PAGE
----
SLIM, Short-pulse Technology for High Gradient Induction Accelerators

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A novel short-pulse concept (SLIM) suited to a new generation of a high gradient induction particle accelerators is described herein. It applies advanced solid state semiconductor technology and modern microfabrication techniques to a coreless induction method of charged particle acceleration first proven on a macro scale in the 1960's. Because this approach avoids use of magnetic materials there is the prospect of such an accelerator working efficiently with accelerating pulses in the nanosecond range and, potentially, at megahertz pulse rates. The principal accelerator section is envisioned as a stack of coreless induction cells, the only active element within each being ... continued below

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18 pages

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Arntz, Floyd; Kardo-Sysoev, A. & Krasnykh, A. December 16, 2008.

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Description

A novel short-pulse concept (SLIM) suited to a new generation of a high gradient induction particle accelerators is described herein. It applies advanced solid state semiconductor technology and modern microfabrication techniques to a coreless induction method of charged particle acceleration first proven on a macro scale in the 1960's. Because this approach avoids use of magnetic materials there is the prospect of such an accelerator working efficiently with accelerating pulses in the nanosecond range and, potentially, at megahertz pulse rates. The principal accelerator section is envisioned as a stack of coreless induction cells, the only active element within each being a single, extremely fast (subnanosecond) solid state opening switch: a Drift Step Recovery Diode (DSRD). Each coreless induction cell incorporates an electromagnetic pulse compressor in which inductive energy developed within a transmission-line feed structure over a period of tens of nanoseconds is diverted to the acceleration of the passing charge packet for a few nanoseconds by the abrupt opening of the DSRD switch. The duration of this accelerating output pulse--typically two-to-four nanoseconds--is precisely determined by a microfabricated pulse forming line connected to the cell. Because the accelerating pulse is only nanoseconds in duration, longitudinal accelerating gradients approaching 100 MeV per meter are believed to be achievable without inciting breakdown. Further benefits of this approach are that, (1) only a low voltage power supply is required to produce the high accelerating gradient, and, (2) since the DSRD switch is normally closed, voltage stress is limited to a few nanoseconds per period, hence the susceptibility to hostile environment conditions such as ionizing radiation, mismatch (e.g. in medical applications the peak beam current may be low), strong electromagnetic noise levels, etc is expected to be minimal. Finally, we observe the SLIM concept is not limited to linac applications; for instance, it could be employed to both accelerate the beam and to stabilize the superbunch mode of operation in circular track machines.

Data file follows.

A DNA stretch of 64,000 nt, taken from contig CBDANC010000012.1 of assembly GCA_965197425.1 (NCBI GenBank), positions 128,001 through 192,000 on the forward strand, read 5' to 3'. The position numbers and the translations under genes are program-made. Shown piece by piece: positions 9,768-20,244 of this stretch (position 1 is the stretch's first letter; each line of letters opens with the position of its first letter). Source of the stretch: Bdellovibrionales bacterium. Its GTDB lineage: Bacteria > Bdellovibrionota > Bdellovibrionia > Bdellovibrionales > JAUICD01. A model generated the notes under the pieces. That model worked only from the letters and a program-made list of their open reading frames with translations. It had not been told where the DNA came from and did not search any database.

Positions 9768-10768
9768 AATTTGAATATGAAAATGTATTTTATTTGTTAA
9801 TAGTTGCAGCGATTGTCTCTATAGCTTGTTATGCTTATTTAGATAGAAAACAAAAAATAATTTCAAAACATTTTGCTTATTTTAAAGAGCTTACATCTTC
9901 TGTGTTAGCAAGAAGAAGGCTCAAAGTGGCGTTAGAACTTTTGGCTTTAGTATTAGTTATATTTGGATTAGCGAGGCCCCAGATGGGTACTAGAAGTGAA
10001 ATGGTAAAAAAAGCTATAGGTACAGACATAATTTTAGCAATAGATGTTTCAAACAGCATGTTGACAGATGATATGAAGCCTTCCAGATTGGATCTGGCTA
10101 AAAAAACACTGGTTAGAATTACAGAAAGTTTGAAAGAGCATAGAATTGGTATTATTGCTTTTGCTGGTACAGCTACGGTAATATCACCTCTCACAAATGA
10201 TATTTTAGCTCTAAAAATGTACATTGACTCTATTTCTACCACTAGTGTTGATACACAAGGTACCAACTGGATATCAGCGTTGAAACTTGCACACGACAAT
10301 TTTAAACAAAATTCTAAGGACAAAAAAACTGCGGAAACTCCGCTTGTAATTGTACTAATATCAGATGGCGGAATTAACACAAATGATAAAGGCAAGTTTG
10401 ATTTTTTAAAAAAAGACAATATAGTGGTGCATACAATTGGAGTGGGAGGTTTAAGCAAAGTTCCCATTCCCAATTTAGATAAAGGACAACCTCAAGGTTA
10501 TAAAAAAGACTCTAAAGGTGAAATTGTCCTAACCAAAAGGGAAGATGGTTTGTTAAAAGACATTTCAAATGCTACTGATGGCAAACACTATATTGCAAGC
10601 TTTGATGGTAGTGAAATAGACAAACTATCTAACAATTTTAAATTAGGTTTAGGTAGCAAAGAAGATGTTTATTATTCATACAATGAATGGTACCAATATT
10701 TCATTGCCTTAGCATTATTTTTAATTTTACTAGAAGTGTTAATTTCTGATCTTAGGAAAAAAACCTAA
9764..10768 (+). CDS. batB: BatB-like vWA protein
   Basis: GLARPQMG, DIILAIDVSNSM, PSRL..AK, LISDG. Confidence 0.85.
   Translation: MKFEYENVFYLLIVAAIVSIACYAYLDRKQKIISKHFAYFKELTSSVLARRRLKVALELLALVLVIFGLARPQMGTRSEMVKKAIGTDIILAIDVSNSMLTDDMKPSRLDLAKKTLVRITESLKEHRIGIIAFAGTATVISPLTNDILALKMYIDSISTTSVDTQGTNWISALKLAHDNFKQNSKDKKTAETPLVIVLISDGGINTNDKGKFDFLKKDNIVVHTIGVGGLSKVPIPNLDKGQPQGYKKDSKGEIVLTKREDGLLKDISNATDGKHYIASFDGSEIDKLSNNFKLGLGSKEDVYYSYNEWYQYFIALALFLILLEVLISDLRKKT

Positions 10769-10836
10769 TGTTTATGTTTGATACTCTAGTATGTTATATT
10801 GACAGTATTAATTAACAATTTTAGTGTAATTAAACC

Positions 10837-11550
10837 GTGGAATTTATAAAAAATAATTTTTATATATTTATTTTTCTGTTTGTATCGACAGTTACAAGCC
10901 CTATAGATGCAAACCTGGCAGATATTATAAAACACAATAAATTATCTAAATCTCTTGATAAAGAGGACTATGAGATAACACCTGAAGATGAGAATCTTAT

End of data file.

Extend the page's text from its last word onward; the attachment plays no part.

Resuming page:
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18 pages

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  • Journal Name: Particle Accelerators

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  • Report No.: SLAC-PUB-13477
  • Grant Number: AC02-76SF00515
  • Office of Scientific & Technical Information Report Number: 944554
  • Archival Resource Key: ark:/67531/metadc899444

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  • December 16, 2008

Added to The UNT Digital Library

  • Sept. 27, 2016, 1:39 a.m.

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  • Aug. 1, 2017, 1:22 p.m.

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Arntz, Floyd; Kardo-Sysoev, A. & Krasnykh, A. SLIM, Short-pulse Technology for High Gradient Induction Accelerators, article, December 16, 2008; [Menlo Park, California]. (digital.library.unt.edu/ark:/67531/metadc899444/: accessed September 24, 2017), University of North Texas Libraries, Digital Library, digital.library.unt.edu; crediting UNT Libraries Government Documents Department.